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Beginnings: The Nonsmokers' Rights Movement
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The Tobacco Industry's Counterattack

On June 14, 1983, less than two weeks after Feinstein signed the ordinance, several people who described themselves as a “group of union leaders and small businessmen” announced that they were organizing a petition campaign to overturn the ordinance at the polls the following November.[19] The group was nominally chaired by Jim Foster, a gay political activist and founder of San Francisco's Alice B. Toklas Democratic Club. The Chamber of Commerce announced that it was supporting the effort to overturn the ordinance, reversing an earlier agreement with


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CNR to support the measure.[4] The campaign against the San Francisco Workplace Ordinance was initially called Californians Against Government Intrusion, but the name was changed to San Franciscans Against Government Intrusion (SFAGI), possibly because the acronym of the original name was pronounced “cagey.”[20] The group had until July 1 (thirty days from the date of passage) to collect 19,000 valid signatures for suspending the law and forcing a referendum on the November ballot. David Looman, a political consultant and SFAGI committee member, said, “The tobacco industry has been asked for contributions, but no money has been received from any tobacco firm yet.”[19]

The industry provided a substantial war chest—over a million dollars—and hired Nelson-Padberg Consulting (Eileen Padberg had been promoted to a full partnership with Robert Nelson since they had directed the Proposition 10 campaign) to run the San Francisco campaign. Over half the initial budget of $1,046,000, as of July 12, was for advertising, including direct mail, radio, and television. The money that the industry put into the campaign was only part of the effort; the cigarette companies planned to reach smokers with cigarette carton inserts or stickers and point-of-sale materials.[21] As the Nelson-Padberg campaign plan makes clear, Foster and SFAGI had very little to do with decision making for the actual campaign, all of which had been planned in July 1983.[22][23]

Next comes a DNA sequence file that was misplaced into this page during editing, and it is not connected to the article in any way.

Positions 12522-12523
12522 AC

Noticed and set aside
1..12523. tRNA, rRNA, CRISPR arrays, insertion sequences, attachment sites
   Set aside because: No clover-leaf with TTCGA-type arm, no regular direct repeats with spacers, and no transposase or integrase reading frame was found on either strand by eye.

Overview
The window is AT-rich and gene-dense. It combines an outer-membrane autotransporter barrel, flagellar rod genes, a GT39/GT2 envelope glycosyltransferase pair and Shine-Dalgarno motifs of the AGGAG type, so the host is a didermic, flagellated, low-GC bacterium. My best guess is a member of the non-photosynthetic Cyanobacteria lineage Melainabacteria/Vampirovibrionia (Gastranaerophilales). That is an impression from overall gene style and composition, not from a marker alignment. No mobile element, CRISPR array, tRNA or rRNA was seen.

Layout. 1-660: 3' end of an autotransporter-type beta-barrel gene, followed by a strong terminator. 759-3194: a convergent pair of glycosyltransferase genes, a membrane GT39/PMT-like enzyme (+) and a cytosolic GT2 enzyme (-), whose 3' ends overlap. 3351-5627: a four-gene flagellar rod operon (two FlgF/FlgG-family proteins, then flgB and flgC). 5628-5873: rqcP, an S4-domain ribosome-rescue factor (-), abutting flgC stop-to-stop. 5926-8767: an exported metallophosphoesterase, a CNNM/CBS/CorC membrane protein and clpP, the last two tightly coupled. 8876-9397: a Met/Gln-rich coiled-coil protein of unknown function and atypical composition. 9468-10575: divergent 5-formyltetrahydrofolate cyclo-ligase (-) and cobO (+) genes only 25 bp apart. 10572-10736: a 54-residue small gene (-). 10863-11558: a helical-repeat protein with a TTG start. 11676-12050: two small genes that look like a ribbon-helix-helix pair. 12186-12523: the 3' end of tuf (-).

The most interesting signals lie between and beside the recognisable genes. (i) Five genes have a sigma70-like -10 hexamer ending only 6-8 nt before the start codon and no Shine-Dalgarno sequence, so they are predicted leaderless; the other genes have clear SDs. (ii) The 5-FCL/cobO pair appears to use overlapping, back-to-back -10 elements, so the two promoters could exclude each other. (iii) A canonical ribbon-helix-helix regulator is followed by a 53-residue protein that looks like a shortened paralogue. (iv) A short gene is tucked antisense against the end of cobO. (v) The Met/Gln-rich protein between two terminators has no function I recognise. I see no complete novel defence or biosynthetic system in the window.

In order to collect over 19,000 valid signatures in the two weeks remaining before the July 1 deadline, the tobacco industry hired the Southern California firm of Bader and Associates to collect over 40,000 signatures.[24] The industry's use of paid signature-gatherers, at a cost of $40,000, made it difficult to hide the fact that the tobacco industry was financing the repeal effort.

For activists who had been involved in the campaigns for Propositions 5 and 10, the pattern over the next five months was predictable from previous industry behavior. A campaign manager would be hired to create a “grassroots” organization. The industry would then pretend that this organization was independent, vigorously denying industry involvement. In fact, the campaign would be funded by the industry and managed by the firm it had hired. When the campaign finance laws finally required disclosure of the fact that virtually all the money came from the tobacco companies, the anti-ordinance campaign would continue to assert that they were just “interested citizens” who approached the benign tobacco industry for help. As the tobacco industry has always


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done, the campaign against the ordinance would avoid discussing health dangers of secondhand smoke and focus instead on the costs of enforcement and the issue of government intrusion.[20]


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Beginnings: The Nonsmokers' Rights Movement
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